Blue Christmas

In times of sorrow and loss, the Christmas time that so many look forward to can be a time that others dread.  While many anticipate surprises and engage in gift giving, others would rather not anticipate anything other than that Christmas be gone – be over and done with.  When you lose someone to death, you don’t feel like celebrating.  It’s difficult to be thankful.  Holiday times are very stressful.

There is another way of looking at this event and a Blue Christmas or Solace Service is one of them.  We have attended a couple during December.  This post reports on a service held at the Uniting Church, Hamilton (Newcastle) 22 Dec 2014.  Steps in the service included lighting four candles under the theme of Naming the Pain or acknowledging the Sense of Loss  to help focus attention and allow for healing to follow.                                              The first candle reminded us of those we have loved and lost, allowing us to pause, to remember their names, their faces, their voices, the memories that bind us together;             The second candle helps us to transform the pain of loss, the loss of relationships, the loss of health, the loss of hopes and dreams.  We offer these losses up and seek to receive the gift of peace;                                                                                                                                        The third candle we light to think of ourselves – reflecting on the grieving, the sadness, the anger, the disbelief, the downtimes, the hugs, kisses, handshakes of family and friends – all those who have stood by us.  We give thanks for all the kindness and support;          The fourth candle is lit to give light to the flicker of our faith and the gift of hope which the Christmas story offers to us.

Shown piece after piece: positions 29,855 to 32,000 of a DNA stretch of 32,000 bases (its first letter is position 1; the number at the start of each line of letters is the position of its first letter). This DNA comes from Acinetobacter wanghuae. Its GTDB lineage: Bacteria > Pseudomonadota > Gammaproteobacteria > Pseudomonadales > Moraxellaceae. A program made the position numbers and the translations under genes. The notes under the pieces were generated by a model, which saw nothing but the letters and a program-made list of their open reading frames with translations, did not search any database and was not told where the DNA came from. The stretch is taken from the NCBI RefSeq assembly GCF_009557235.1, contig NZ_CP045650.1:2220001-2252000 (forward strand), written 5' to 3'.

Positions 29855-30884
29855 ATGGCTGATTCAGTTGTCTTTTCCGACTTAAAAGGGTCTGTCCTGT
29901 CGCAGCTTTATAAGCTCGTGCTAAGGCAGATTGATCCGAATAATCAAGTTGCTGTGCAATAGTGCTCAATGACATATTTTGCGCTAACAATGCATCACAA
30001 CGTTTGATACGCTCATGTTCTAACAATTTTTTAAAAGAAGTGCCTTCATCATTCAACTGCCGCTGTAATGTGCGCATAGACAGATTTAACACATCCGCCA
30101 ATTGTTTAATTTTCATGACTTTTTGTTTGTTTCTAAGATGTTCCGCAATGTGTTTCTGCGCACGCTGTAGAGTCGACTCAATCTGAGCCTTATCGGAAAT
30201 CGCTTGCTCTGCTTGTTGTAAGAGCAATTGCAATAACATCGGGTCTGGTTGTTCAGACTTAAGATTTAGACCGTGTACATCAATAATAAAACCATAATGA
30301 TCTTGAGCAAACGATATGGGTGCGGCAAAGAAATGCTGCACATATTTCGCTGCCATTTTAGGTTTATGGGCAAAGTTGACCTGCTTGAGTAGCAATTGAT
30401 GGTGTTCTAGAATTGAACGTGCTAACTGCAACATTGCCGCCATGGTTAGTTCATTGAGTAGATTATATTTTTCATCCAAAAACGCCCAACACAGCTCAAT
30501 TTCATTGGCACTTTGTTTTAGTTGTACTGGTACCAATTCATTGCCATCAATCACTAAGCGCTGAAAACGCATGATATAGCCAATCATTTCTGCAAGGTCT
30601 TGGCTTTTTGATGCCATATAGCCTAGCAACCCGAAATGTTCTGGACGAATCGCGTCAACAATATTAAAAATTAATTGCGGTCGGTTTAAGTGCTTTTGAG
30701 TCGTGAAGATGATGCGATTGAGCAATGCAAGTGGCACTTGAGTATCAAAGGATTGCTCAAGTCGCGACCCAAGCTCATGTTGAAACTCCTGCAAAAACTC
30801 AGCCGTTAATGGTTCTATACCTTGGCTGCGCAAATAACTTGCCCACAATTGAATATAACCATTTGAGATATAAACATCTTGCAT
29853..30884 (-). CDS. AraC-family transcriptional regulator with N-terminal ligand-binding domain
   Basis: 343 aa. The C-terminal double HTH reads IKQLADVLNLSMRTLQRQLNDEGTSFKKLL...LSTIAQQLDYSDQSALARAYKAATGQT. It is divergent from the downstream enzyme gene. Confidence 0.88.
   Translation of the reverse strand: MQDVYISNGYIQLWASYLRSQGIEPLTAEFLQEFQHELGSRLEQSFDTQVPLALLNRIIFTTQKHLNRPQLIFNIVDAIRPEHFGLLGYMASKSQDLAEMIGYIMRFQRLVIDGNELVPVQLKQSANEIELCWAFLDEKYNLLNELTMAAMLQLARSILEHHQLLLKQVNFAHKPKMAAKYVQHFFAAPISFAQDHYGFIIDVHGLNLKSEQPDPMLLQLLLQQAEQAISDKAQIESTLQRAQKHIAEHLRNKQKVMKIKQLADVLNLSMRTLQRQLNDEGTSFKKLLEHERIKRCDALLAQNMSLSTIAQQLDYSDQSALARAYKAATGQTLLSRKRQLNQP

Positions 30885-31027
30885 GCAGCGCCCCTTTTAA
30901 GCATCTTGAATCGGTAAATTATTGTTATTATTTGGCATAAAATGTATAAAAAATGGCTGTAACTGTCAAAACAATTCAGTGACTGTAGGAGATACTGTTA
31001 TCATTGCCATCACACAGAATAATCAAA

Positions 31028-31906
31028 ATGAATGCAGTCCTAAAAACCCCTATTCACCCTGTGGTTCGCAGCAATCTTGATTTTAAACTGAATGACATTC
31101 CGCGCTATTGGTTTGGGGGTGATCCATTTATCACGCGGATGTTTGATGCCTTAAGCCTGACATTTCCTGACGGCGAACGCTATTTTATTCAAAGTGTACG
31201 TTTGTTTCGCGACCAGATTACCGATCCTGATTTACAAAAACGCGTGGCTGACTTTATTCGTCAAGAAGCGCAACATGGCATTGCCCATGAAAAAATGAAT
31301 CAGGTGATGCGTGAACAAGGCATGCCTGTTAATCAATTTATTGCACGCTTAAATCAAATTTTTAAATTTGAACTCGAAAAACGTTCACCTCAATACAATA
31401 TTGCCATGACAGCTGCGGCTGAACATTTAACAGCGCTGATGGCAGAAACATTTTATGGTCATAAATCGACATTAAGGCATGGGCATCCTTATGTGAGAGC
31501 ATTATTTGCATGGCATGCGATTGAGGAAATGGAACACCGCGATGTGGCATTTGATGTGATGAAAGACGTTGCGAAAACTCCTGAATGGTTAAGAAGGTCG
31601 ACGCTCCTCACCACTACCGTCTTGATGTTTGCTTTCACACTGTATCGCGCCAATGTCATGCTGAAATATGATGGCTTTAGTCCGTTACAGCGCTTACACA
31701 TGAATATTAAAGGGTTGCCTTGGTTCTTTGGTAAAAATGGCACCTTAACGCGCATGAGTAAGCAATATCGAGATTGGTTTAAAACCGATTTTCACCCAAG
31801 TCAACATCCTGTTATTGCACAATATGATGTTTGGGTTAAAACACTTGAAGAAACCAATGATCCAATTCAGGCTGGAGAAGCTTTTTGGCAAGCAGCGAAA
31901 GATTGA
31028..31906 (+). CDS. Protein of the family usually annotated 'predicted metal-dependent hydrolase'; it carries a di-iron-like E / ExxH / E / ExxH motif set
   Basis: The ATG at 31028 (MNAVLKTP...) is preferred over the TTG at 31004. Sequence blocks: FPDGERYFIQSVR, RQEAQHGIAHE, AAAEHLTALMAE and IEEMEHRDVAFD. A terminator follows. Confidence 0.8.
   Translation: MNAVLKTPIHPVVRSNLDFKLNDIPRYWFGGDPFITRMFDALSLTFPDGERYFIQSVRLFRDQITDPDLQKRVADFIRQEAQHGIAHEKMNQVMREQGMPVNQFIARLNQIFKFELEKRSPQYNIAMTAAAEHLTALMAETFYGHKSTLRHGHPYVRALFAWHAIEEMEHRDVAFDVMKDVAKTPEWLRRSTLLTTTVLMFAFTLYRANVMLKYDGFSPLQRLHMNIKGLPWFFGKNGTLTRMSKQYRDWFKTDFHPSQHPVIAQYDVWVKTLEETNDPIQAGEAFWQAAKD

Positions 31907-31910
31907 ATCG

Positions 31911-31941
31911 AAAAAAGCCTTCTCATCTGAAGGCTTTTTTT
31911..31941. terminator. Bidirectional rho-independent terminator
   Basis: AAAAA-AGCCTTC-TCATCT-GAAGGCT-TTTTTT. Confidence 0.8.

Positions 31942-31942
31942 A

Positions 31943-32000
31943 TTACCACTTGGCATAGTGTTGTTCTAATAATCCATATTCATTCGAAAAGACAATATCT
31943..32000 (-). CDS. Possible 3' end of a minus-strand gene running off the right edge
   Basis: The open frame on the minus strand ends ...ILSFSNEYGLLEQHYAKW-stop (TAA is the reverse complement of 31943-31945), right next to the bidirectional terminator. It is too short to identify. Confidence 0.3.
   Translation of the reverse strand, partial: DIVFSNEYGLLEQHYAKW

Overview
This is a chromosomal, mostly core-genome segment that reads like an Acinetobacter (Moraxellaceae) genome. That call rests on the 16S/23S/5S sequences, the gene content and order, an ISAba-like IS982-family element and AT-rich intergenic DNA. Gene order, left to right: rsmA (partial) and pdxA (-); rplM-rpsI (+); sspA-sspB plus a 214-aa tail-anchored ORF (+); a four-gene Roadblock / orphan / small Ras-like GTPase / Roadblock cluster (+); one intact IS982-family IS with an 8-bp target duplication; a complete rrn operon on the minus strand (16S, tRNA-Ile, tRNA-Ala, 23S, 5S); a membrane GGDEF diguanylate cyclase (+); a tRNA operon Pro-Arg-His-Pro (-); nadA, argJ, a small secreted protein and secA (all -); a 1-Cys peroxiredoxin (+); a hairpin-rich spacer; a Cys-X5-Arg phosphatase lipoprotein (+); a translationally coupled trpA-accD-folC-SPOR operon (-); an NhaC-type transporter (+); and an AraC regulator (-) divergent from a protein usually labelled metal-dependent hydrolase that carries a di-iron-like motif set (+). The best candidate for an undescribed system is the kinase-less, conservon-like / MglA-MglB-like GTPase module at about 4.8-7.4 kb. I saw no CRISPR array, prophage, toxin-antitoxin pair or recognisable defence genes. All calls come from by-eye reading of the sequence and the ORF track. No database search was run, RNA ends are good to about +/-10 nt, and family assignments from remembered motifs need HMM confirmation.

We had the opportunity to write a memory, to embrace someone nearby, to massage the hands of a ‘neighbour’ at the service, to light a candle of our own, to sit in silence and ponder on the words of song, to feel the emotion of calming music.  It was a special time. These events are not widely publicised, but for those who attend the sense of community is a source of strength to get them / us through this time of year that comes with ambiguous messages evoking mixed emotions. A Blue Christmas service helps us to manage our grief and get things into perspective.          A link that may be useful:

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1 Response to Blue Christmas

  1. helendunne says:

    What an essential service to have amongst the Christmas and New Ceremonies. I recently lost a family member and feel confused by how quickly people appear to have forgotten what has happened. If I look down I am asked what is wrong with me. It feels awkward and frustrating to even try to come up with a reply.

    Thank you for this post.


    Helen Dunne m 0405 284 612 *Shroud Memento* * *

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